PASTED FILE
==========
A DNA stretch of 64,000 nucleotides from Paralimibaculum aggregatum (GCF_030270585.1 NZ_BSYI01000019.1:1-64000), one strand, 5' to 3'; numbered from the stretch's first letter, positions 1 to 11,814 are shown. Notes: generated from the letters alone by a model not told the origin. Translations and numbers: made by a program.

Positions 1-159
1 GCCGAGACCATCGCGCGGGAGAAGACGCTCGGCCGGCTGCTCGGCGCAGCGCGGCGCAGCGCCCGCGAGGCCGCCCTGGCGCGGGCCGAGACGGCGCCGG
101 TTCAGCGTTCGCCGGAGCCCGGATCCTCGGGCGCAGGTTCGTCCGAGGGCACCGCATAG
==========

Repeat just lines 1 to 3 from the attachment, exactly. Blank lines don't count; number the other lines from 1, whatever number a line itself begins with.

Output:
A DNA stretch of 64,000 nucleotides from Paralimibaculum aggregatum (GCF_030270585.1 NZ_BSYI01000019.1:1-64000), one strand, 5' to 3'; numbered from the stretch's first letter, positions 1 to 11,814 are shown. Notes: generated from the letters alone by a model not told the origin. Translations and numbers: made by a program.

Positions 1-159
1 GCCGAGACCATCGCGCGGGAGAAGACGCTCGGCCGGCTGCTCGGCGCAGCGCGGCGCAGCGCCCGCGAGGCCGCCCTGGCGCGGGCCGAGACGGCGCCGG